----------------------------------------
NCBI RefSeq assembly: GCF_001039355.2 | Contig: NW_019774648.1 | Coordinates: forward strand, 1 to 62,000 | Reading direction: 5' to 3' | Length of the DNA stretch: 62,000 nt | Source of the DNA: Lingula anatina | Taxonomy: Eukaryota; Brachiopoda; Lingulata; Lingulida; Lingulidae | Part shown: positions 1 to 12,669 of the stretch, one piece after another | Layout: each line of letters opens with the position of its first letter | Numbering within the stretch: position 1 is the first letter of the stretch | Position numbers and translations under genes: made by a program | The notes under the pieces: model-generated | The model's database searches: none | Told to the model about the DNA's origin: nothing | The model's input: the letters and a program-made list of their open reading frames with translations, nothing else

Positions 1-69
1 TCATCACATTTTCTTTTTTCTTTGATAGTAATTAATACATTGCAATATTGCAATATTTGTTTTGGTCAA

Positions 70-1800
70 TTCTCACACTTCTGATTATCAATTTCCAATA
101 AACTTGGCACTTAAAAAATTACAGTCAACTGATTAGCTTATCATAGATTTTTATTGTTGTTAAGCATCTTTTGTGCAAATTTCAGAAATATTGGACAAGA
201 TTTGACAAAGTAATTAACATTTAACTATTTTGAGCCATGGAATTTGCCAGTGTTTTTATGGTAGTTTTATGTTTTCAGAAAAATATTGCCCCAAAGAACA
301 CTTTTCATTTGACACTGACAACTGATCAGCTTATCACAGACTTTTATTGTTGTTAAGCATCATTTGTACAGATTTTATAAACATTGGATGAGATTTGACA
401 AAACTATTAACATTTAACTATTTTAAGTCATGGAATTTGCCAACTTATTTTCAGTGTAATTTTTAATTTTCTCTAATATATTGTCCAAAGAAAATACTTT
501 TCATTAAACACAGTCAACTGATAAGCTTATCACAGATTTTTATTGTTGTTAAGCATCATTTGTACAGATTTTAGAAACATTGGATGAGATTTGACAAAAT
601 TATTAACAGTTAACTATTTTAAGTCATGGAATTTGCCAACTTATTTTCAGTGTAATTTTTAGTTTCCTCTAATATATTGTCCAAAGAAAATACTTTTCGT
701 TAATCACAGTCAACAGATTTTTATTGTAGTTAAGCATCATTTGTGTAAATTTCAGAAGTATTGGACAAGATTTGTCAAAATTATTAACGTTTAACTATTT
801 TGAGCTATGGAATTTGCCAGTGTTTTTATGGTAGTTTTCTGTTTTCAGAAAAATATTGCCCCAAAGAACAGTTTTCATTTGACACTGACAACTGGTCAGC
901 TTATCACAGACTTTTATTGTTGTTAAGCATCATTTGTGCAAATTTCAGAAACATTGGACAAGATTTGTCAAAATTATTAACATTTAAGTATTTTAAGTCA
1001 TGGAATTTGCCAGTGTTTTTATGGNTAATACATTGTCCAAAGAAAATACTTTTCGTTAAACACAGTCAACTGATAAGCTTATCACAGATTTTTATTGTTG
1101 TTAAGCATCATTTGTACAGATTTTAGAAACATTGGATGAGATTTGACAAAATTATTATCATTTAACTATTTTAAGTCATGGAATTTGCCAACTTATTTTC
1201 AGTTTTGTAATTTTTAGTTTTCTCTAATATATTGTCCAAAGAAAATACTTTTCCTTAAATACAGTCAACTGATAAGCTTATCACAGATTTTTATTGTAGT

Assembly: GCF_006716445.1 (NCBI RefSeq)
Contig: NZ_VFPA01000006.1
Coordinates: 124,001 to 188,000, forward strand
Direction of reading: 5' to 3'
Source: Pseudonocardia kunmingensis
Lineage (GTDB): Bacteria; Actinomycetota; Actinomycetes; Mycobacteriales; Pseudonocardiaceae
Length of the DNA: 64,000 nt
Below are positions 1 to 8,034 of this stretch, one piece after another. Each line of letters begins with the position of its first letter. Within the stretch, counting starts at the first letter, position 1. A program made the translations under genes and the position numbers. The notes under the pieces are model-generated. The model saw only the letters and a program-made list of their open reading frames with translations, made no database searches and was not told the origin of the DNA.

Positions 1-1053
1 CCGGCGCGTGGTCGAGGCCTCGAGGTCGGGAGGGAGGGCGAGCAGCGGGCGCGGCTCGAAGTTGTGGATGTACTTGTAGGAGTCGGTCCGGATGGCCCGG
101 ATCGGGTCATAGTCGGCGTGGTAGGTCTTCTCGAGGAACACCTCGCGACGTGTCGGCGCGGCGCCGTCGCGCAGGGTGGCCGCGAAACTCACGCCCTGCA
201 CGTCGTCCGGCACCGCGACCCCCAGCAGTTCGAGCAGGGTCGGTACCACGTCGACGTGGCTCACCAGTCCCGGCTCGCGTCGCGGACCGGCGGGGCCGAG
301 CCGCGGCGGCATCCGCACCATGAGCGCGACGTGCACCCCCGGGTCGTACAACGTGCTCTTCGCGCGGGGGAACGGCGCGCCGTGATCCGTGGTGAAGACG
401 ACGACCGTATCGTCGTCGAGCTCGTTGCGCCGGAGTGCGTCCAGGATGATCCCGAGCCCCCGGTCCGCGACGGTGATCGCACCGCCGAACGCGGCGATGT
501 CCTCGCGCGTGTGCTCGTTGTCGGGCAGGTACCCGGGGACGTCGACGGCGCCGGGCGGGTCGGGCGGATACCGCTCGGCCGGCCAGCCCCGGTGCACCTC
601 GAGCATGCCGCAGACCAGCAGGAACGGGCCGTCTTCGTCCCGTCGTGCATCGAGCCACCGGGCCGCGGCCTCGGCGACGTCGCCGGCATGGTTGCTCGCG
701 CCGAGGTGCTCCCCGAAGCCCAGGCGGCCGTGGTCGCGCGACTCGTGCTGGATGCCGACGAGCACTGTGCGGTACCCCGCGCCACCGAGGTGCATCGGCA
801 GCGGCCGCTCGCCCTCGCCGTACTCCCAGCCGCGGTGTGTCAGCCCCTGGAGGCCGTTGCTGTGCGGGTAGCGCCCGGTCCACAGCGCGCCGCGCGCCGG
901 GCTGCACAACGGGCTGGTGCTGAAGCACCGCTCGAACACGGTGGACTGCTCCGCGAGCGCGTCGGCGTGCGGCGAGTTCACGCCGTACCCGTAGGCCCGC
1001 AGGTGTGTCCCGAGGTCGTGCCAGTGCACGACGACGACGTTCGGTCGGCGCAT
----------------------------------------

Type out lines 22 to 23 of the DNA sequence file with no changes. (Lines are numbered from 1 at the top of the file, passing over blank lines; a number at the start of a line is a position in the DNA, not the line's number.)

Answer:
Source: Pseudonocardia kunmingensis
Lineage (GTDB): Bacteria; Actinomycetota; Actinomycetes; Mycobacteriales; Pseudonocardiaceae